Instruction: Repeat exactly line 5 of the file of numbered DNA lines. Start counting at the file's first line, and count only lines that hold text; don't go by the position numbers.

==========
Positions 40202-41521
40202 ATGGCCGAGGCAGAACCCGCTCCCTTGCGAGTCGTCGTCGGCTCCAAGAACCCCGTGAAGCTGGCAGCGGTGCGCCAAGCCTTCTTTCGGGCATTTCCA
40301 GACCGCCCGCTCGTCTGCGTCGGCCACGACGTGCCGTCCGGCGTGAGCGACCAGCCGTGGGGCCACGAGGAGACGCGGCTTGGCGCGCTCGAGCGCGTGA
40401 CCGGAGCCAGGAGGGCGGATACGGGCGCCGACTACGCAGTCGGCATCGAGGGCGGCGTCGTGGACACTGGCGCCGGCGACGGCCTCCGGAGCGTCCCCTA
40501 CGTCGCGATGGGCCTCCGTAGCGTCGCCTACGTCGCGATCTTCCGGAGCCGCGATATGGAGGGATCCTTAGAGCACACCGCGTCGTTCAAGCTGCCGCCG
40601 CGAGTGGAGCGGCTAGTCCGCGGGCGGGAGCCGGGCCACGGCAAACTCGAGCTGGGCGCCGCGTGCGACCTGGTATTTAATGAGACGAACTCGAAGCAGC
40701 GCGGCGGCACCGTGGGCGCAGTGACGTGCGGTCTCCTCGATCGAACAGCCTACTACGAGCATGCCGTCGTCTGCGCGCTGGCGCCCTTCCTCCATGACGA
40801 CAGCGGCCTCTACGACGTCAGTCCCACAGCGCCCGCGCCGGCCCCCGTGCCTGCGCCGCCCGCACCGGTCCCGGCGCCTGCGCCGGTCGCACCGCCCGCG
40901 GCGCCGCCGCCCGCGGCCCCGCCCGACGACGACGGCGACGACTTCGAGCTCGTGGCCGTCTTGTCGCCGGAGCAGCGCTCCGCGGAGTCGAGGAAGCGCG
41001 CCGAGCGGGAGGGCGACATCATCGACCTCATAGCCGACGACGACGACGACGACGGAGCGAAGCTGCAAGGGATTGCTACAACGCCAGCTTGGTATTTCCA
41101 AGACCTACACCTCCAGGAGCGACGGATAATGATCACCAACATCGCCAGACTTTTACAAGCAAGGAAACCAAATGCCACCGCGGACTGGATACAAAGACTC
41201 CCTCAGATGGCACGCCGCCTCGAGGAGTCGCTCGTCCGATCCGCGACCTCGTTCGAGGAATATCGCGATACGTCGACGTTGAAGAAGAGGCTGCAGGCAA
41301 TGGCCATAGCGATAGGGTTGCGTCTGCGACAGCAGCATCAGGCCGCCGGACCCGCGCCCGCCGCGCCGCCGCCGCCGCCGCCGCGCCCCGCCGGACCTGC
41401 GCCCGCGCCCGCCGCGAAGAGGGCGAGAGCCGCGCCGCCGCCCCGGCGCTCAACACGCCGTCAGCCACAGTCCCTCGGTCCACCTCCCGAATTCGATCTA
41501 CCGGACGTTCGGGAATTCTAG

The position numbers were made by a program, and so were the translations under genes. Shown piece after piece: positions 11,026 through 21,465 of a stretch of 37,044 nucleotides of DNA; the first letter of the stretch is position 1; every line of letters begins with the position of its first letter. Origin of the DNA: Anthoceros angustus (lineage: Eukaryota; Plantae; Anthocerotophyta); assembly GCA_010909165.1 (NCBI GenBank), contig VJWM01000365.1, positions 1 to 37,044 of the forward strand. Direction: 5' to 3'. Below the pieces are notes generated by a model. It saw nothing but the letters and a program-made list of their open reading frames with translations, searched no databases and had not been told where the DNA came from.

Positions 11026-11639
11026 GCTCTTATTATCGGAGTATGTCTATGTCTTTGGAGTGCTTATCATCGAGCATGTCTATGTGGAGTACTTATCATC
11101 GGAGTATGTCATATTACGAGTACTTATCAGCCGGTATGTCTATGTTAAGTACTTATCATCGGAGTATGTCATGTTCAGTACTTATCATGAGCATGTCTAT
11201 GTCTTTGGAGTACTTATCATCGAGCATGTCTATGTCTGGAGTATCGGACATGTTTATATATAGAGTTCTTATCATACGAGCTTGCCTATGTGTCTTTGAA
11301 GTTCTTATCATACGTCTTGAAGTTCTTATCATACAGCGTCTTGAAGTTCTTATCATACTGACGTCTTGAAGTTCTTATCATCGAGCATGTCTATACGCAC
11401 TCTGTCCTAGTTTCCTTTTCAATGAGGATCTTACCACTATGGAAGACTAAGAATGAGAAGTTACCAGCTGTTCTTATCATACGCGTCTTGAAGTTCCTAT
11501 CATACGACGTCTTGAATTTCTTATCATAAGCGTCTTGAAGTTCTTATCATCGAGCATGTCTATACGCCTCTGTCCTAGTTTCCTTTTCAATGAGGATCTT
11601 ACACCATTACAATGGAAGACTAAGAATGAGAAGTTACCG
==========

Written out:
40501 CGTCGCGATGGGCCTCCGTAGCGTCGCCTACGTCGCGATCTTCCGGAGCCGCGATATGGAGGGATCCTTAGAGCACACCGCGTCGTTCAAGCTGCCGCCG